Good job North West Company for including Indigenous languages on grocery store shelves. Since the beginning of October, 15 stores across the NWT have had between 80 and 100 items translated into Indigenous languages, including Tlicho, Chipewyan, Gwich’in, Inuvialuktun, South Slavey and North Slavey.

This is a good thing. As any Canadian who can’t string together a sentence in French but can ask for beurre d’arachide (peanut butter) in both official languages can tell you, representation matters. Seeing Indigenous languages on the shelves for everyday items is a step toward keeping those languages alive and vital.

Fort Smith also recently launched projects to install stop signs with English, French, Chipewyan and Cree translations, in a project headed by the Northwest Territory Metis Nation. Schools have taken to at least some limited instruction in some Indigenous languages.

These are all definite steps in the right direction, although the path ahead remains a daunting uphill challenge. Only the Tlicho region of the territory can point to appreciable numbers of Indigenous language speakers at home – and those numbers are falling.

In Gameti in 2006, the number of people who spoke Tlicho at home was nearly 59 per cent, according to the NWT Bureau of Statistics. That figure is now down to 48 per cent, according to last year’s survey.

The situation is far more grim in Gwich’in and Inuvialuit communities, such as Tsiigehtchic and Paulatuk. The bureau states in 2006 less than 10 per cent of residents in these communities spoke their languages at home. Today that figure is zero.

Short of full-scale immersion efforts in schools it seems unlikely Indigenous languages in the territory will recover to historical usage. And even then, where would we find the teachers?

According to UNESCO, three out of four Indigenous languages in Canada are endangered. Fortunately, more and more young people are beginning to embrace them. Hopefully schools and communities will follow suit, and more translations will begin popping up as efforts culminate to revive them.

Preserving languages is definitely a group effort, something everything from government to grocery stories to grannies speaking to their grandchildren will need to support in order to keep them alive.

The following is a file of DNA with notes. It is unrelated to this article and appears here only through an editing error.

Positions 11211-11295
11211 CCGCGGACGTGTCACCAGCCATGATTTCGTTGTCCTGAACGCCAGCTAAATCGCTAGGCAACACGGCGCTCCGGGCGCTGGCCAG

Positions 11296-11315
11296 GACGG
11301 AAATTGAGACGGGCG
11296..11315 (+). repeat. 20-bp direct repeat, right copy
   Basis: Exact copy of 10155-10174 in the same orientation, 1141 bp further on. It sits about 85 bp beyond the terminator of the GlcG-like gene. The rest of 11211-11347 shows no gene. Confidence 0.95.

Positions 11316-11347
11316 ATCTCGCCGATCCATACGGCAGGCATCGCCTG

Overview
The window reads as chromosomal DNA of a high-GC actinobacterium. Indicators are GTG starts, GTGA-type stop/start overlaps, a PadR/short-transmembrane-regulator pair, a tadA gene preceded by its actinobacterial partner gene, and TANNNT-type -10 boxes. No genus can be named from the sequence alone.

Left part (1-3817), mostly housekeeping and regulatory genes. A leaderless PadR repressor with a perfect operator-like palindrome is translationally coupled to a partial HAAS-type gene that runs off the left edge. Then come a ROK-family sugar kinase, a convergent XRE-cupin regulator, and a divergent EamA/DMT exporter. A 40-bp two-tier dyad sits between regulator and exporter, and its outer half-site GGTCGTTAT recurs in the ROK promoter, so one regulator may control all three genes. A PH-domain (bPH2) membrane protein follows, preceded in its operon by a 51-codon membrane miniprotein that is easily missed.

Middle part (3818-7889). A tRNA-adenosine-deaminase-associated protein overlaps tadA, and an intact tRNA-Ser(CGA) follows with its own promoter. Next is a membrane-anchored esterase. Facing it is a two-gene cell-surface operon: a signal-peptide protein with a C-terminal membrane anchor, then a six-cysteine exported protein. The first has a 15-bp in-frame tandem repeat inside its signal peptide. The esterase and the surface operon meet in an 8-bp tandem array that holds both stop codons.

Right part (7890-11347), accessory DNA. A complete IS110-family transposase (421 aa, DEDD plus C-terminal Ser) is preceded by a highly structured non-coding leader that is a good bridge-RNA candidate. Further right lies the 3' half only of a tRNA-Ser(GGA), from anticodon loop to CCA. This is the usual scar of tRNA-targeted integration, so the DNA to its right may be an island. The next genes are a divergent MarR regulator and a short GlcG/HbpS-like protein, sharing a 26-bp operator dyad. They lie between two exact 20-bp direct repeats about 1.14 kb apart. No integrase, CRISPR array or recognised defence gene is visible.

Legalization plans leave more questions than answers for communities

Last week the territorial government announced what it intends to do when cannabis is legalized next year. What the government has decided so far is fairly clear: pot will be available for people over 19 years of age to purchase or order by mail from liquor stores initially, with the potential for cannabis-only stores down the road.

That is the easy part. Regulating it in smaller communities will be the challenge ahead.

The plan, released Nov. 24, includes the option for communities to hold a plebiscite on whether to restrict or prohibit cannabis, just like with alcohol.

Nahendeh MLA Shane Thompson says he is happy communities have the final say, as are we, but marijuana is entirely different creature than alcohol, which by its very nature is more difficult to conceal.

It’s no easy task sneaking a cooler full of beer or even a couple mickeys onto a plane destined for a dry community but how hard is it to hide a couple dozen grams of marijuana?

And if the plan is to cut out the dealers, how will that will work in a community that chooses prohibition? Presumably the amount of cannabis entering the territory will only be limited by the amount the liquors can carry and sell.

It seems likely that cannabis will travel just as easily through prohibited communities as those that aren’t. People will just have to be more guarded about using it. Preventing cannabis, and the people who might try to profit from it from entering prohibited communities, however, is going to be a lot tougher than preventing alcohol.

It’s certainly food for thought as the territory prepares for this unprecedented change in society at large.

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